Incidence rates of acute kidney injury (AKI) have risen dramatically in Ireland, with inpatients at highest risk of experiencing AKI, according to a new study.
In a retrospective cohort study of new entrants into the country’s health system, the incidence rates of AKI from 2005 to 2014 increased significantly from 6.1% to 13.2% per 100 patient-years among men and 5.0% to 11.5% per 100 patient-years among women. Stage 1 AKI accounted for the greatest growth in incidence: from 4.4% in 2005 to 10.1% in 2014.
Compared with 2005, patients who entered the health system in 2014 had between 4.5-, 5.2-, and 4.1-fold greater odds of Stage 1, 2, and 3 AKI, respectively, after adjusting for changing demographic and clinical profiles, a team led by Austin G. Stack, MD, of University Hospital Limerick in Limerick, Ireland, reported online ahead of print in Nephrology Dialysis Transplantation.
“Our study has shed new light not only on the overall pattern of AKI incidence over time but also on important trends according to the severity of AKI,” the authors wrote. “Of particular interest is the finding that the greatest absolute increases in AKI incidence were accounted for by increases in AKI Stage 1 from 4.4 to 10.1%, while the growth in Stage 2 (from 0.60 to 1.46%) and Stage 3 (from 0.46 to 0.81%) were less impressive.” The finding suggests that greater attention should be given to these “minor” AKI events and their determinants, according to the investigators.
Incidence rates increased in all clinical settings (the location of patients when renal testing was performed) during the observation period, but was greatest among inpatients than than patients in emergency department, outpatient clinic, and general practice (GP) settings. Compared with GP patients (reference), inpatients, emergency department patients, and outpatients had significant 19-, 6-fold, and 4.4-fold increased odds of a first AKI, in adjusted analyses.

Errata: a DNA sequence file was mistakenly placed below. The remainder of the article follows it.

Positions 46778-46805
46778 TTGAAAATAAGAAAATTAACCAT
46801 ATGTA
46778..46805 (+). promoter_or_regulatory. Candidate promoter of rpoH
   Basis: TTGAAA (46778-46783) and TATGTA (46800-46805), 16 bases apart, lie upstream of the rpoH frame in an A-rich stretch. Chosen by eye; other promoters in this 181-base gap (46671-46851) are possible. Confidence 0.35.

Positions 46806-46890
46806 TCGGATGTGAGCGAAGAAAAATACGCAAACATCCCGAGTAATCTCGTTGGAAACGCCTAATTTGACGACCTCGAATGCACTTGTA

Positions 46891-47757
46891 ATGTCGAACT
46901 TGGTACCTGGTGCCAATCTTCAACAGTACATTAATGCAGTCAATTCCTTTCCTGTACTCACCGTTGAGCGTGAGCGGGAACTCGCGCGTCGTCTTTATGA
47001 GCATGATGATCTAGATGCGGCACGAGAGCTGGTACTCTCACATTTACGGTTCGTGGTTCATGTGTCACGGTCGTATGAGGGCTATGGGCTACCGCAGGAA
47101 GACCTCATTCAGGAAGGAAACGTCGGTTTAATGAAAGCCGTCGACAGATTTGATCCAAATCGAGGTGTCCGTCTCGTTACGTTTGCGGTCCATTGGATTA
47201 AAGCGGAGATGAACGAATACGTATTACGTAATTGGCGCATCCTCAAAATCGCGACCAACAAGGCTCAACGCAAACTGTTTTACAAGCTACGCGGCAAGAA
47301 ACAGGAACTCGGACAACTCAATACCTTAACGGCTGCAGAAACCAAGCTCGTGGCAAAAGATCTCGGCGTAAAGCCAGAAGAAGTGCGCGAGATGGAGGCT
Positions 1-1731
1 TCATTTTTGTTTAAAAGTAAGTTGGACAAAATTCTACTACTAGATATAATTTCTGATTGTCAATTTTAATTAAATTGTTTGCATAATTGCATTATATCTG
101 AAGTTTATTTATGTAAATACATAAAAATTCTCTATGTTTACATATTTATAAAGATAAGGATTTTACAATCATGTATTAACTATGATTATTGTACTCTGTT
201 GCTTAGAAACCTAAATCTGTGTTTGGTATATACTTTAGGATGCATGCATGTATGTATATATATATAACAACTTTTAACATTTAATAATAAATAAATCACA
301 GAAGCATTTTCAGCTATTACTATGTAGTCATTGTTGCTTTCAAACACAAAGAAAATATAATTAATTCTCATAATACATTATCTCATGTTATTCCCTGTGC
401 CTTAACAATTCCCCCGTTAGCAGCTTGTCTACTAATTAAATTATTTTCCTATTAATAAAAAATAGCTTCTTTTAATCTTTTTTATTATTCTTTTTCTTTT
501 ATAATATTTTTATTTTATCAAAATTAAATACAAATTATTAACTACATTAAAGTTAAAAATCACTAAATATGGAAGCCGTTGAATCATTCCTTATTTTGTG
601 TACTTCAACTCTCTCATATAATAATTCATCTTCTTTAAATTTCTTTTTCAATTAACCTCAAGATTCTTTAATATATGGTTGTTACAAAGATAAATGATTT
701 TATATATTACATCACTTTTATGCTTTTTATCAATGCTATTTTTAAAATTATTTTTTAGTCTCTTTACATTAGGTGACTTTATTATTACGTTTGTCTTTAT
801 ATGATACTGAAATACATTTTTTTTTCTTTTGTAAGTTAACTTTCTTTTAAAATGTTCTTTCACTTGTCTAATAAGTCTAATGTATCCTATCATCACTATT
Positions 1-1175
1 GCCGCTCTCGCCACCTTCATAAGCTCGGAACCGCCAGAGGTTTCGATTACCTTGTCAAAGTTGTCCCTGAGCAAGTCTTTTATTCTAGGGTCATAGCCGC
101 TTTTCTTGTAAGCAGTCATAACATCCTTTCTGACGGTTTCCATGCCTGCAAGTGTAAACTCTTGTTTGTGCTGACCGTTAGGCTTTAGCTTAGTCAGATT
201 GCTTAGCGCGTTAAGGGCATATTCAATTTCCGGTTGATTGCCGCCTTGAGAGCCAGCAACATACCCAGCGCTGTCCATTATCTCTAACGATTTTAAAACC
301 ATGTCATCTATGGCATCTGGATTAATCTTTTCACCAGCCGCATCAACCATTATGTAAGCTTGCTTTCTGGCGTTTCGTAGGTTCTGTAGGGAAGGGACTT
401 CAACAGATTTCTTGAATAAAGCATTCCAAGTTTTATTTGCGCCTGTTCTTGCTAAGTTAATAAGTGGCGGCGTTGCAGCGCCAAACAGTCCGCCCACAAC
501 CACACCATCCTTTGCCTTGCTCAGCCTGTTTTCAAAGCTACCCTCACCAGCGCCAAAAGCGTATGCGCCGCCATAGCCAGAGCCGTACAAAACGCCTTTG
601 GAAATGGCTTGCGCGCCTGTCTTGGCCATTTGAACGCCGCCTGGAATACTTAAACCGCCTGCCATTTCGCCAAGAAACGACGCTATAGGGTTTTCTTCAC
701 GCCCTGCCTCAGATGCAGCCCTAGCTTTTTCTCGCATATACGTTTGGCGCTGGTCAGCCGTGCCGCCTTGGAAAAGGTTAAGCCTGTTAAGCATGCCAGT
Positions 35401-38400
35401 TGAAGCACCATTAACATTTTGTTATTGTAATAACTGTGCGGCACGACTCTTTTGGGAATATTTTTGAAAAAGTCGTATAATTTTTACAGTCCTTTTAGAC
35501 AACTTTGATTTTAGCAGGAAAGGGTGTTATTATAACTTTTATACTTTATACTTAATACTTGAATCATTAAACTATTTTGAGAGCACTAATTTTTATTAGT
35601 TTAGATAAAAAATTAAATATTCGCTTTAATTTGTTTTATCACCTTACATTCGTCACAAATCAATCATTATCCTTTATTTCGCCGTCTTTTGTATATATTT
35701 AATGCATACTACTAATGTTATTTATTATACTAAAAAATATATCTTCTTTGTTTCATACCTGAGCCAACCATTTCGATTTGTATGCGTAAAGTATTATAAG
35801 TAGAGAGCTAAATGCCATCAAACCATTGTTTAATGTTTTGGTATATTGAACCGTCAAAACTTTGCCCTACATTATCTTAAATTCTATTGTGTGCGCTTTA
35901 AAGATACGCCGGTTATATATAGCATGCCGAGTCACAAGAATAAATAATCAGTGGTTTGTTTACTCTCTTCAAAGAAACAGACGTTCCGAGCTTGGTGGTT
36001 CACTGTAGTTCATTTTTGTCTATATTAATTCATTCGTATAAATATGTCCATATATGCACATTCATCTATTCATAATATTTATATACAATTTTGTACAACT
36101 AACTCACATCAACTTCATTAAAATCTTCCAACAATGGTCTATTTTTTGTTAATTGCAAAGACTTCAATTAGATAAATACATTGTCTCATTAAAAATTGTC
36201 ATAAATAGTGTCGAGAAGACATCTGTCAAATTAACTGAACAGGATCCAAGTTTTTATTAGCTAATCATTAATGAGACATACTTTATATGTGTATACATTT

“Our analysis would suggest that targeting of locations where AKI is most likely to occur would be a primary goal,” the investigators noted. “Through early detection strategies including electronic alert systems and adoption of early treatment interventions, it is likely than many AKI events could be prevented and more effectively managed.”
For the study, Dr Stack’s team obtained data from Ireland’s National Kidney Disease Surveillance System, which is used to monitor trends and outcomes of chronic kidney disease in the Irish health system. The final study cohort included 451,646 patients, of whom 40,786 (9%) experienced a first AKI. The AKI group was significantly older than the no-AKI group (mean 67.5 vs 44.8 years). The investigators defined AKI using Kidney Disease: Improving Global Outcomes (KDIGO) criteria, with Stage 1 defined as a rise in creatinine of 50% to 100% within 7 days or 26.5 µmol/L or greater above baseline within 48 years, Stage 2 as an increase of 100% to 200% above baseline, and Stage 3 as a 200% or greater increase or an increase of 354 µmol/L or greater rise above baseline.
Stack AG, Li X, Kaballo M, et al. Temporal trends in acute kidney injury across health care settings in the Irish health system: a cohort study. Nephrol Dial Transplant. 2018; published online ahead of print. Doi: 10.1093/ndt/gfy226